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Spike activity 07-11-2014 Quick links from the past week in mind and brain news: The odd beauty of 60-Year-old preserved brains from the Texas State Mental Hospital. Photo series from the Washington Post. The Concourse has an interesting piece by an ex-con who discusses violence as a social currency in the US prison system. Interesting contrast between forensic […]
Beautiful online neuroscience learning The Fundamentals of Neuroscience is a free online course from Harvard and it looks wonderful – thanks to them employing animators, digital artists and scientists to lift the course above the usual read and repeat learning. The course is already underway but you can register and start learning until mid-December and you can watch any […]
On Body Image: Be Stubborn I can’t tell you how much I love this post from Jennifer Louden (whose work is incredible, and you guys know I link to her pieces regularly). In it she talks about the importance of being stubborn. Jen has penned six non-fiction books, plenty of essays and a magazine column...
How to Detach from Both Criticism and Praise Criticism stings. Many of us may be so focused on protecting ourselves from the potential pain of criticism that we start to tailor our work — and our lives — to avoid it. We may let criticism dictate everything from the ideas we bring up in a board meeting to...
Brain's response to threat silenced when we are reminded of being loved and cared for Being shown pictures of others being loved and cared for reduces the brain's response to threat, new research has found. The study discovered that when individuals are briefly presented pictures of others receiving emotional support and affection, the brain's threat monitor, the amygdala, subsequently does not respond to images showing threatening facial expressions or words. This occurred even if the person was not paying attention to the content of the first pictures.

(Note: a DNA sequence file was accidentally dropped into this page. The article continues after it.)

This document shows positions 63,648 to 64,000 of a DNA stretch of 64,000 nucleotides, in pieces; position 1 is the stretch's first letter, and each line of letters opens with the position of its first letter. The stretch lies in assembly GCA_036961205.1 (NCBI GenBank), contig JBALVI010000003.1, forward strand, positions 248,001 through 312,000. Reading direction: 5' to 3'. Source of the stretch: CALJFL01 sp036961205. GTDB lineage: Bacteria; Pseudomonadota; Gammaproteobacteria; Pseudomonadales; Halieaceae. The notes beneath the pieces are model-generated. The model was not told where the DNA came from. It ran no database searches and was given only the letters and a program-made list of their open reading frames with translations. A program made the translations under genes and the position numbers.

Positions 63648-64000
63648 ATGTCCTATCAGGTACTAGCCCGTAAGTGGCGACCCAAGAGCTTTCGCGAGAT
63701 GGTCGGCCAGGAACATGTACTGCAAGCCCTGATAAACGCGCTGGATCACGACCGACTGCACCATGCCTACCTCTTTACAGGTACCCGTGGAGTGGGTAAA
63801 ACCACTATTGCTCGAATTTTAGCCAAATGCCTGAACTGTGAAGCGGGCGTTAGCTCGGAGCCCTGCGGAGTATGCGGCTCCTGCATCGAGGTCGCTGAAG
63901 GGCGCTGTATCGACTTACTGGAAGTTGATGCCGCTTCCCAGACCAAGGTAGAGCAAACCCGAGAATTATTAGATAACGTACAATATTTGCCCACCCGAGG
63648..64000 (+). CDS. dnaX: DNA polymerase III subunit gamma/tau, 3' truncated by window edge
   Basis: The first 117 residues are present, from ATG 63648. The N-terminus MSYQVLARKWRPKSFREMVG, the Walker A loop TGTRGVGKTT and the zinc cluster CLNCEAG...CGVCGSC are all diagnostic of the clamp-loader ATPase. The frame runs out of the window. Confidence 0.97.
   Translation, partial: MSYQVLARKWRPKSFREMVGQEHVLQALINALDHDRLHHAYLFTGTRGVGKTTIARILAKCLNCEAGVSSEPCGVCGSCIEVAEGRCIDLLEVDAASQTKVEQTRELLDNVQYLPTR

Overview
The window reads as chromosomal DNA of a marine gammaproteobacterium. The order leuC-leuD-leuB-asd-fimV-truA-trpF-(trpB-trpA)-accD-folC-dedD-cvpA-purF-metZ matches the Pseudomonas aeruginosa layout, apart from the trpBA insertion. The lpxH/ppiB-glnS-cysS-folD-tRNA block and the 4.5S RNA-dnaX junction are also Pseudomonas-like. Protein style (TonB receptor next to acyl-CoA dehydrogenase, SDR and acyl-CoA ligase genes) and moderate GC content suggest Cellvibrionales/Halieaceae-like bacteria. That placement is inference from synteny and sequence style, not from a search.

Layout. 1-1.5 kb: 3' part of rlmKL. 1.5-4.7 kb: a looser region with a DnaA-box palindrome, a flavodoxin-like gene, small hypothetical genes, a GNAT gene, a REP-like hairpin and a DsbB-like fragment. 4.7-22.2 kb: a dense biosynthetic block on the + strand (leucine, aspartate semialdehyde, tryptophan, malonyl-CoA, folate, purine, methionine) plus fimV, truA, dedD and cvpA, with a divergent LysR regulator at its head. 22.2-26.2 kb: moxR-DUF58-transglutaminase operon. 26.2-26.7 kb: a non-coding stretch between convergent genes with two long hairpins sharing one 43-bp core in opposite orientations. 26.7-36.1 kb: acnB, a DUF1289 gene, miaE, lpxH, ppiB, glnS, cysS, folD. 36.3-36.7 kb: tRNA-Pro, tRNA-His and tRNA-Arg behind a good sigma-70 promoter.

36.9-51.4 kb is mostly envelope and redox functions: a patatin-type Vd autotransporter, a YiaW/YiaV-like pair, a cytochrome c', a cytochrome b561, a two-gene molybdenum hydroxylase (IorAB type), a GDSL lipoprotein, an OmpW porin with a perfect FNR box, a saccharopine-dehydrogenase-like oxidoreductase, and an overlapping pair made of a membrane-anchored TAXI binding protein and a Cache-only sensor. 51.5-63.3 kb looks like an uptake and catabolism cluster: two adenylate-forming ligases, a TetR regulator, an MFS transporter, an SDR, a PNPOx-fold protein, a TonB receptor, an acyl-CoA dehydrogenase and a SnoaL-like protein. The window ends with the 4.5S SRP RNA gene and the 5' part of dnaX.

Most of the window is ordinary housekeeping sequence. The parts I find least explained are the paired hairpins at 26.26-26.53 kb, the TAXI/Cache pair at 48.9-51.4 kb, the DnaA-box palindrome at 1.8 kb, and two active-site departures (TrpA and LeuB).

The Age At Which People Are Least Happy With Their Lives Survey of 160 countries finds the age at which people are the least satisfied with life. Dr Jeremy Dean is a psychologist and author of PsyBlog. His latest book is "Making Habits, Breaking Habits: How to Make Changes That Stick" Related articles:Here’s Why Materialistic People Are Less Happy and Less Satisfied 10 Jobs That Make People Most Happy People Are Happier When They Do The Right Thing A Sense of Purpose Helps You Live Longer How Aging Changes What Makes You Happy
On The Front Lines Haunting nightmares of war and trauma can keep veterans from a healthy night's sleep. The fear of wearing something on their face has driven some of my patients to not wear their CPAP masks, leaving their sleep apnea untreated. Scars from past experience can persist for decades.
Hearing That “Stress Kills” Makes Stress Worse Imagine that your boss walks into your office. She’s in a pinch—the main presenter for today’s company-wide stress relief seminar can’t make it. You’re a great speaker, and your boss needs you to fill in. Although you have no problem presenting, you know little about stress management. What do you...
Patients with ALS have difficulty with verbs: Why? According to many scientists the fact that ALS patients experience (in addition to severe motor deficits) greater linguistic difficulty with verbs denoting action compared to nouns denoting objects depends on their motor deficit. The idea is that the motor system plays a role in the semantic encoding of these words. A new study has tested this hypothesis and suggests a major role for the “executive function”.
How Could We Possibly Do Better With ADHD? I hear from people all the time who tell me about their ADHD. I hear directly from people who comment here, and from people who email me privately (do some snooping here on the blog and you’ll find an email address for me if you are so inclined). I also...